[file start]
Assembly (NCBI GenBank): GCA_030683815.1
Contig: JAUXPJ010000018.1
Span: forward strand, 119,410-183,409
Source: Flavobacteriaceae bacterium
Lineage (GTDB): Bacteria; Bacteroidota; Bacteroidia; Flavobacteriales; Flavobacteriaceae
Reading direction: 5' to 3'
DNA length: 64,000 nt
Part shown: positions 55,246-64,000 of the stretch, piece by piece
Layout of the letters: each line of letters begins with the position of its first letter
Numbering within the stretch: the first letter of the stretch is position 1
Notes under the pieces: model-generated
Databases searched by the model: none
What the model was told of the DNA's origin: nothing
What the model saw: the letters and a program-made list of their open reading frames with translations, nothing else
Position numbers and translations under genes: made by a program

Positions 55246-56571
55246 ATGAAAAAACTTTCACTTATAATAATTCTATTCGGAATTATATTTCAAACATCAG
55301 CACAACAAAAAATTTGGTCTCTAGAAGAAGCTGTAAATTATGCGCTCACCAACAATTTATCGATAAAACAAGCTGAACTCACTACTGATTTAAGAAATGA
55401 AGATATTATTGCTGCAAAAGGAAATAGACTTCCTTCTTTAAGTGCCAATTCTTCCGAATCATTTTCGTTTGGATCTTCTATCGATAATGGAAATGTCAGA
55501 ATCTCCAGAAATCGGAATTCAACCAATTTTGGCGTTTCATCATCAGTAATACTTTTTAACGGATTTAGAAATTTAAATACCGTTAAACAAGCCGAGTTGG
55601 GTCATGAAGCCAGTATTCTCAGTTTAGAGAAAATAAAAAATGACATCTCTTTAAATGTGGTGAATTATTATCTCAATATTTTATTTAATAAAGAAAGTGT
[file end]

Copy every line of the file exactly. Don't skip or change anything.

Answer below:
Assembly (NCBI GenBank): GCA_030683815.1
Contig: JAUXPJ010000018.1
Span: forward strand, 119,410-183,409
Source: Flavobacteriaceae bacterium
Lineage (GTDB): Bacteria; Bacteroidota; Bacteroidia; Flavobacteriales; Flavobacteriaceae
Reading direction: 5' to 3'
DNA length: 64,000 nt
Part shown: positions 55,246-64,000 of the stretch, piece by piece
Layout of the letters: each line of letters begins with the position of its first letter
Numbering within the stretch: the first letter of the stretch is position 1
Notes under the pieces: model-generated
Databases searched by the model: none
What the model was told of the DNA's origin: nothing
What the model saw: the letters and a program-made list of their open reading frames with translations, nothing else
Position numbers and translations under genes: made by a program

Positions 55246-56571
55246 ATGAAAAAACTTTCACTTATAATAATTCTATTCGGAATTATATTTCAAACATCAG
55301 CACAACAAAAAATTTGGTCTCTAGAAGAAGCTGTAAATTATGCGCTCACCAACAATTTATCGATAAAACAAGCTGAACTCACTACTGATTTAAGAAATGA
55401 AGATATTATTGCTGCAAAAGGAAATAGACTTCCTTCTTTAAGTGCCAATTCTTCCGAATCATTTTCGTTTGGATCTTCTATCGATAATGGAAATGTCAGA
55501 ATCTCCAGAAATCGGAATTCAACCAATTTTGGCGTTTCATCATCAGTAATACTTTTTAACGGATTTAGAAATTTAAATACCGTTAAACAAGCCGAGTTGG
55601 GTCATGAAGCCAGTATTCTCAGTTTAGAGAAAATAAAAAATGACATCTCTTTAAATGTGGTGAATTATTATCTCAATATTTTATTTAATAAAGAAAGTGT